Current Affairs
See what changes have been made to VRT test

More than 15 years since VRT testing started on vehicles in Malta, Transport Malta has announced the first substantial changes which should lead to more safety and more discipline on the emissions of vehicles which run on diesel engines.  Transport Malta explained that the new measures, which began today, have implemented EU directives. It also explained that the flat rate for VRT tests will remain the same as it was in the past.

Garages which carry out VRT testing have now begun following the new procedures of this test. While previously, the VRT certificate used to show whether a vehicle had passed or failed from a series of tests, now the certificate will have four categories with more specific details.

A vehicle can pass from the test completely but can also pass with slight defects which are expected to be fixed. On the other hand, the vehicle certificate of those cars which do not pass will indicate whether this was due to a major defect or a defect which is dangerous. In the interest of better safety on our streets, vehicles with a dangerous defect can only be driven to the mechanic and back for the test.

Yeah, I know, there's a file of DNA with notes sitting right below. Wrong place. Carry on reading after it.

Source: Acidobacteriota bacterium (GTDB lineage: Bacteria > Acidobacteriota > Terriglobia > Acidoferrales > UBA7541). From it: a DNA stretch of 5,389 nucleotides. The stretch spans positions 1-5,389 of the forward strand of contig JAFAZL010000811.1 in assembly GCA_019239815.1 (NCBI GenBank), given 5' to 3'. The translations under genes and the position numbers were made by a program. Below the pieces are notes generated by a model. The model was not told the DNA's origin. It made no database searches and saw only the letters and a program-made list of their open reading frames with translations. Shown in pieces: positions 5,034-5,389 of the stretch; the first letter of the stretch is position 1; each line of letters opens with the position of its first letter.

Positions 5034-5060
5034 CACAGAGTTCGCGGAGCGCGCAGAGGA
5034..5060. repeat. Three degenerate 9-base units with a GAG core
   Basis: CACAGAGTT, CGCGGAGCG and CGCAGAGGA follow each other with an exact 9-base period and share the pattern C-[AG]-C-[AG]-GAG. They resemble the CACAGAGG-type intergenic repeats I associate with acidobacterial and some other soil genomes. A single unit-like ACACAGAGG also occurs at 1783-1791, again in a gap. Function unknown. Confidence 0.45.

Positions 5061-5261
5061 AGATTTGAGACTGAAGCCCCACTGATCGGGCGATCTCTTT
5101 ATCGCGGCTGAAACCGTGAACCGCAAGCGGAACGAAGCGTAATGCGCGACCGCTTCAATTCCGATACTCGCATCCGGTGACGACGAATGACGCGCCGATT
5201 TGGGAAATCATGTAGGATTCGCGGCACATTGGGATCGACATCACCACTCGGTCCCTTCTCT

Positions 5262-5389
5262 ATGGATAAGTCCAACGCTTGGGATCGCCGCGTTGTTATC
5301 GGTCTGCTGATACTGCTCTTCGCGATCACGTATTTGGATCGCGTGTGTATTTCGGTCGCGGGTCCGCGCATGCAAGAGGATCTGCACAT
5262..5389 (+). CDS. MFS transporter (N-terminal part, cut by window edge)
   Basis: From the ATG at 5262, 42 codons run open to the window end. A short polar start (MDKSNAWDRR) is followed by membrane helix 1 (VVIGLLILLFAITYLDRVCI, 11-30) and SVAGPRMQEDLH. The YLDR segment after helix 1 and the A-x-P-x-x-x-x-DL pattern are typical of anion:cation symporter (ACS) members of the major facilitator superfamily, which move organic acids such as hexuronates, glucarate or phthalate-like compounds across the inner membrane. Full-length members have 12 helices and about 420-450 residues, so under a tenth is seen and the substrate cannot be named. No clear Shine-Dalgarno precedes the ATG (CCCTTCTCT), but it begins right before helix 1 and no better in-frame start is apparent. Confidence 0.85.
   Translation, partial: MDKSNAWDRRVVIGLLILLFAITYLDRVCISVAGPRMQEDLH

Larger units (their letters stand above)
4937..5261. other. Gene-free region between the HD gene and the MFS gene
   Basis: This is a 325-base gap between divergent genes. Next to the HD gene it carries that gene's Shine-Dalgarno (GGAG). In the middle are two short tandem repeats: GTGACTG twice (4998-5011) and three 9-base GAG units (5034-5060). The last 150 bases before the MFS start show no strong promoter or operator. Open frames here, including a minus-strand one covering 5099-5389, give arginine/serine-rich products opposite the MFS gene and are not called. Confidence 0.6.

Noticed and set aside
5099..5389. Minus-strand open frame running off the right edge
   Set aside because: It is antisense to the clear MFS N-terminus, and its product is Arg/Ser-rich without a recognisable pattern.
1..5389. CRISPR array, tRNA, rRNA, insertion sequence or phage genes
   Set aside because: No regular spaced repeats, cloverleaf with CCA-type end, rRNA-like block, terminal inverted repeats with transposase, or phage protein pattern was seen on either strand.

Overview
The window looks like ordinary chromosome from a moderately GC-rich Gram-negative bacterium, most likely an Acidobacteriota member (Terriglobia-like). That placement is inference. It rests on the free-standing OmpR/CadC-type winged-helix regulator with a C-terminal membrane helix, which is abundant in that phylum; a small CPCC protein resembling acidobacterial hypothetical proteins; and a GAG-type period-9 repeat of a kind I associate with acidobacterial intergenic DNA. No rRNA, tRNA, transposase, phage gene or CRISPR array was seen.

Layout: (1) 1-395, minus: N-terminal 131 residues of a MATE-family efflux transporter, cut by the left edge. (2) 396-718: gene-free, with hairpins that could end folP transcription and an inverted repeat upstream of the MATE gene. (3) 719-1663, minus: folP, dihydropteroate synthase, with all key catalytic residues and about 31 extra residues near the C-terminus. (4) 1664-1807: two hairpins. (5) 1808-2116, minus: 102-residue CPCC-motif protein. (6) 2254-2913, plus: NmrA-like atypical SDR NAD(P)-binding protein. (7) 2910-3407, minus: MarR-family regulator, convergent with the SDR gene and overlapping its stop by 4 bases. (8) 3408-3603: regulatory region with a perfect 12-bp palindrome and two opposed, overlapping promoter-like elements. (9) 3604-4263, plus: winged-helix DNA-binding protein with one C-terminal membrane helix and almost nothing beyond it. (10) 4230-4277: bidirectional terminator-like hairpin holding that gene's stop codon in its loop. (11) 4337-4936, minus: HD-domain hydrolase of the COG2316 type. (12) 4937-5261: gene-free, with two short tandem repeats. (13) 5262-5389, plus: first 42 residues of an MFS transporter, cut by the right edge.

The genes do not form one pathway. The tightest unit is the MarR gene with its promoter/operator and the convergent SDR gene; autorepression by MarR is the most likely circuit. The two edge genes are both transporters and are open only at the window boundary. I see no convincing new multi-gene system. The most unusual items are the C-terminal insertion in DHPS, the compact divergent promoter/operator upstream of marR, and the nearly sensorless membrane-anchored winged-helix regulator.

Transport Malta explained that the small defects which will be noted concern aspects which until now had not been covered by the VRT test. Mr Vince Micallef Pule from Transport Malta explained how this category applies to small defects such as not having enough oil in the engine.

“This does not mean that the vehicles which did not use to pass the test before, will today start passing with small defects. Since the text is strict and has now introduced defects which did not used to be tested before, and where the owner of a vehicle which was not testable used to be told by the VRT tester to go and fix the problems, today these defects will be listed as such,” said Mr Micallef Pule.

In the case of major defects, the owner of the vehicle is obliged to carry out repairs within 16 days. The VRT garages will need to carry out a more rigorous verification where emissions of diesel engines are concerned. Vehicles which are manufactured with a diesel particulate filter, will have to ensure that this filter is working properly.

“Whereas before the tester used to simply check that it was there, today we will start testing the filter to ensure that it was not tampered with, and to check whether it is working completely,” Mr Micallef Pule said.

He added that a vehicle will be considered to have a dangerous defect if the filter is not functioning properly. The vehicles which are involved in serious accidents will have to re-do the VRT test once they are repaired.

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